“This is fortified by a religious faith of intense force, amounting often to primitive intolerance. But it should be not be impossible to convince the Moors that neither their independence nor their religion is threatened, and that it will be worth their while to live on terms of friendship with their neighbors. That the French are precisely the right people to convey this message has not been made clear. They’re not unnatural desire to appropriate portions of Moorish territory exposes them more particularly than any other people to the suspicion of the Moors. Moreover, their repeated failures in attempts at colonization reveal them as anything but ideal negotiators with a dusky race.” See Saturday Review of Politics, Literature, Science and Art, Volume 106


“A comparison between British and French Somaliland will illustrate our point. At Berbera or Zaila the natives are respectful, well behaved and contended. Proceed a few miles further u the cast to Jibuti and you find men of the selfsame race, even of this very same tribes, insolent, dishonest and mutinous. The difference is due to the fact the British know and the solely due to the fact that the British know and the French do not know how to manage natives. And if the French have failed to manage natives.”

“And if the French have failed so consciously with so elementary a type as the Somali, how can they exact to succeed in pacifying the Moors. We have always said the Act of Algeciras was a mistake, and that the only hoe of satisfactory settlement in Morocco is to be found in the selection of another emissary of European civilization. The policy of Europe, which has accepted the somewhat sudden, surprising call of Turkey for the Turks, must go a little further and accustom itself to the sound of Morocco for the Moors.” See Saturday Review of Politics, Literature, Science and Art, Volume 106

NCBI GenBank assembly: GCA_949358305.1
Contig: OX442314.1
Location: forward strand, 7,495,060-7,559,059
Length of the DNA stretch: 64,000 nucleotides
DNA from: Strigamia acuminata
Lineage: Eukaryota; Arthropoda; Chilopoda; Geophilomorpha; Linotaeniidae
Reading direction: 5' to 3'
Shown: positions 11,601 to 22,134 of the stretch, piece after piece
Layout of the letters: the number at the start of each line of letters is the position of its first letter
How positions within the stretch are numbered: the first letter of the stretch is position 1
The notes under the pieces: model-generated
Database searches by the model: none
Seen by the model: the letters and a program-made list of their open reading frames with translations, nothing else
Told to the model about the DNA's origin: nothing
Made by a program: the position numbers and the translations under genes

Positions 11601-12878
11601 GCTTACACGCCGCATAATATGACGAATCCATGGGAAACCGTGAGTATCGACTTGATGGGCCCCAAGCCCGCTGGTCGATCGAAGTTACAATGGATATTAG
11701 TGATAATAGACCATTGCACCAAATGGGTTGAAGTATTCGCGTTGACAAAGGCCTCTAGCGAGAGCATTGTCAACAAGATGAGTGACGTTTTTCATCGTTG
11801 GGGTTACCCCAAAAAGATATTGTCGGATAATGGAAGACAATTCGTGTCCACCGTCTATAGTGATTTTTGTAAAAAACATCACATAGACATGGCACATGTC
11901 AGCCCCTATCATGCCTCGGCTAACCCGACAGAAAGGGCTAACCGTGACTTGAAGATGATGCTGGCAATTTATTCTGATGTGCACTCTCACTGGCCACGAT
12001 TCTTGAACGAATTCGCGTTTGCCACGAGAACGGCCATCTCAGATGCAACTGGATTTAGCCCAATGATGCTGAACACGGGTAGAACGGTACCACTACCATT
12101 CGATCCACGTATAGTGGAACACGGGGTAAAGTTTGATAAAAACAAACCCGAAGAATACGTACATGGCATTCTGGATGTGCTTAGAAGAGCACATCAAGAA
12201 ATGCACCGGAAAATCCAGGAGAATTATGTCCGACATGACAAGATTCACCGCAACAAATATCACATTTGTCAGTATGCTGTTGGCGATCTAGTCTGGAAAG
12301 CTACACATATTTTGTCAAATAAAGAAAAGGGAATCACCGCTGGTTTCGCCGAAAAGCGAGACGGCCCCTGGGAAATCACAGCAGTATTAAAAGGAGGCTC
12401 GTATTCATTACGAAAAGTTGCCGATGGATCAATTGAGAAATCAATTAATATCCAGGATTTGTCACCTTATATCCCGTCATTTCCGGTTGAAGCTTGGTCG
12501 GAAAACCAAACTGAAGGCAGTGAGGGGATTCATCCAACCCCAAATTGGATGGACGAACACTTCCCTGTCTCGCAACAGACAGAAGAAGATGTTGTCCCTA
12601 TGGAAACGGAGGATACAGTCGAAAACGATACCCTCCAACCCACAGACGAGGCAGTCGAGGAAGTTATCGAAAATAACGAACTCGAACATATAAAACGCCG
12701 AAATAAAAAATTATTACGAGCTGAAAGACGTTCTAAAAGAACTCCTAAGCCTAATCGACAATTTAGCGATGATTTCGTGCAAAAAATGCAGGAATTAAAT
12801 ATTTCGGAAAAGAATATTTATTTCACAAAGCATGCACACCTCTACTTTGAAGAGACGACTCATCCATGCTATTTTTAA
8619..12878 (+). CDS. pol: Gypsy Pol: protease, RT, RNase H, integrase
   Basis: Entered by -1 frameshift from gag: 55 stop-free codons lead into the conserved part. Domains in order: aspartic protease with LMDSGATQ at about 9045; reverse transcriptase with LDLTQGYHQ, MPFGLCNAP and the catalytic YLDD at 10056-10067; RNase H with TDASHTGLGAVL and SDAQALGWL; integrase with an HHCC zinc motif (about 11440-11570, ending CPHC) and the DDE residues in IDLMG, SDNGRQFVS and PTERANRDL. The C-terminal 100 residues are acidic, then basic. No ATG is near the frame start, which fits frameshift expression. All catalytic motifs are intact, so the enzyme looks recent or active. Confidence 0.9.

“They have not the knack of civilization, and their errors of tact are certain to cause incessant friction, The French have their own, entirely their own, ideas of liberty, equality and fraternity at home, but they have never succeeded in giving any meaning to the words when dealing with native races.” See Saturday Review of Politics, Literature, Science and Art, Volume 106

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